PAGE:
Six MegaPointes were rigged along each edge of the backdrop with a border of LEDs and blinders along the other two edges.
The PATTs were prominent in all the designs at the insistence of production manager Dougie Murphy. Fourteen, rigged in the two strips were in action on night two and 24 on night three were arranged in the square grid formation.
They are a special favourite of both Dougie and Tom, and their architectural appearance created just the right vibe for these two nights which were dramatically different musically. Tom was happy to integrate this specific request from his PM into his design and augment each night as necessary using fixtures from the house rig including the Robe elements.
The BMFL Spots stayed on their respective trusses throughout the four nights, while the 12 MegaPointes changed positions but were in use for all shows.
Picking bright and multifunctional lights like MegaPointes and BMFL Spots gave plenty of options. He loves the MegaPointes for their crisp output and accurate colour mixing, because they can illuminate a massive amount of space, and “are just generally fantastic bang-for-buck!”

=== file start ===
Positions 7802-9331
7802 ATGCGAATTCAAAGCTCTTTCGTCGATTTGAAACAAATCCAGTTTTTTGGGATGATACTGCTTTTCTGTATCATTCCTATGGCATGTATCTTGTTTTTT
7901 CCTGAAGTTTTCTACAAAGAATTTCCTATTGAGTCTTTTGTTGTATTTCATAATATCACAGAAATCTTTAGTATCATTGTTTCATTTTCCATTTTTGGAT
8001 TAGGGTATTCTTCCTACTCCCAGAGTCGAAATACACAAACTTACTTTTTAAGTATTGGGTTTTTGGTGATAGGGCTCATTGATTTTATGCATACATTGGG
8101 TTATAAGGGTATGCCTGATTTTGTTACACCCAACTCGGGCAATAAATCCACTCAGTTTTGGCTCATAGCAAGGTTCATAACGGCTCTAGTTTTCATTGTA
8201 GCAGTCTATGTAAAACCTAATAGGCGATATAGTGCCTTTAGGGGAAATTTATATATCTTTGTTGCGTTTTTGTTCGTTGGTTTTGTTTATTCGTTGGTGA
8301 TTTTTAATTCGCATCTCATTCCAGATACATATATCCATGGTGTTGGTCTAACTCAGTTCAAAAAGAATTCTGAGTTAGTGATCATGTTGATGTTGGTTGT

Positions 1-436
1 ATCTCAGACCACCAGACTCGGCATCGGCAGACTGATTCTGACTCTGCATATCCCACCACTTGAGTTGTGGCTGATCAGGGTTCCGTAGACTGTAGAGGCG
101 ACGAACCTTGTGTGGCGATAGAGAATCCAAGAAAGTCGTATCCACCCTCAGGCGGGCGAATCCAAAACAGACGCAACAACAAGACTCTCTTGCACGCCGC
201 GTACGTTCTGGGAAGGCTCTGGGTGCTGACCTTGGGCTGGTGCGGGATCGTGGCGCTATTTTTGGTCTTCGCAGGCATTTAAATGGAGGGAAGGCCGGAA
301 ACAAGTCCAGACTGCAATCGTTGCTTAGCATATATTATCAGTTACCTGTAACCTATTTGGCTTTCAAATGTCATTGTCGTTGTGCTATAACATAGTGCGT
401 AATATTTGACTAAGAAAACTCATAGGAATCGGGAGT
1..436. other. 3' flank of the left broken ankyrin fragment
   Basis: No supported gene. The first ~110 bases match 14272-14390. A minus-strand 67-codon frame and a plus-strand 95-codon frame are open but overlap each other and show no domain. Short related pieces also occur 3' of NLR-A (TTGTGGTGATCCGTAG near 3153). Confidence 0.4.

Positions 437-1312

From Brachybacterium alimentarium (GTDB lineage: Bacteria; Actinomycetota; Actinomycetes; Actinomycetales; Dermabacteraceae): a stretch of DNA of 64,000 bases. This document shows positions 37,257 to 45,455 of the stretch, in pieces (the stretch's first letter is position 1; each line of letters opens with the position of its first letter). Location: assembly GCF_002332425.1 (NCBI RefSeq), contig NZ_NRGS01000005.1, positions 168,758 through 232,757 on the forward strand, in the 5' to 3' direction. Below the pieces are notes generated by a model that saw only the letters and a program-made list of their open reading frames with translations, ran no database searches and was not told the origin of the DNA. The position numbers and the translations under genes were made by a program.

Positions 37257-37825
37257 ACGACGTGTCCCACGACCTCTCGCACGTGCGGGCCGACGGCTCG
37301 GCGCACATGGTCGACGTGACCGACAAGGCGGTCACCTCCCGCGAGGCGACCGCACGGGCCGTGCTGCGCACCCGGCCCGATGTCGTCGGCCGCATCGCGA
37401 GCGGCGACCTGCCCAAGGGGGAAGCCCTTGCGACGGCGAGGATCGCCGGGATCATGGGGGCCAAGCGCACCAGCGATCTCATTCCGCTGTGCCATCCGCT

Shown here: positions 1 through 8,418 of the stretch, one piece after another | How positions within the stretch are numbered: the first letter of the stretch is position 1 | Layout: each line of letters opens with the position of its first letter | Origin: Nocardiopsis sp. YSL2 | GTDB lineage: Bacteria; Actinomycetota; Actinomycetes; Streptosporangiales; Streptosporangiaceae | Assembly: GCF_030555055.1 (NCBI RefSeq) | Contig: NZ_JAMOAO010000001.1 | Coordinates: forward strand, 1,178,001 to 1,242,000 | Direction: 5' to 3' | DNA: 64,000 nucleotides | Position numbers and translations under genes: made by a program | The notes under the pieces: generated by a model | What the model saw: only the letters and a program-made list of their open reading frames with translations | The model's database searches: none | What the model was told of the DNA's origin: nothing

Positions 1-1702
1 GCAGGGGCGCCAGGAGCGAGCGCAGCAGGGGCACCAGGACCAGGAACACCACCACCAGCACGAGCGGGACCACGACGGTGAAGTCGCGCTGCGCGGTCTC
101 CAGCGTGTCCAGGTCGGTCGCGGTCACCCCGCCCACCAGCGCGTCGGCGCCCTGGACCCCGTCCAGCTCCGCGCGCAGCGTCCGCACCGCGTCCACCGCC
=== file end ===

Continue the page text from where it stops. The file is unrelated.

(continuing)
With the challenges of programming four high profile back-to-back showcases, Dougie had allowed plenty of time for everything to happen and ensured details like enough crew onsite at the right times for the re-rigs and changeovers to run smoothly.
Producing four totally different shows required time and concentration. Tom himself is into the music, however due to the loyalty of many Frank Turner fans, he knew for this project there could be no shortcuts or same effects used twice!! With so many of the audience attending for two or more shows, the pressure was on to present an authentically different look each night!
“Having all these Robes to hand meant it was a very easy rig to use – I could use the BMFL Spots and MegaPointes for hard edge spots or warmer, softer more wash style sources … it was an extremely flexible rig, and these were the perfect tools”.
It was also the first ‘full-rig’ shows on which he’d used Dragonfly’s recently purchased MegaPointes..
Dragonfly Lighting is an energetic and rapidly expanding young company based in Banbury, Oxfordshire, UK, which currently has a growing stock of exclusively Robe moving lights.
Formed by Tom five years ago and run together with his wife, Stella, Dragonfly’s core vision is to supply lighting equipment and services geared towards the needs and demands of working lighting designers like himself.
Tom and the company’s schedule is busy right now … they are supplying lighting kit for LD Miles Weaver on the road with the highly talented Mura Masa, and Dragonfly is supplying lighting production to the Strawberries & Creem festival in Cambridge for designer John Rogers, plus a host of parties including at the sought-after Shoreditch House members club.
Frank Turner continues touring in the US and will return to Europe in the autumn.
Photo Credit: Lindsay Cave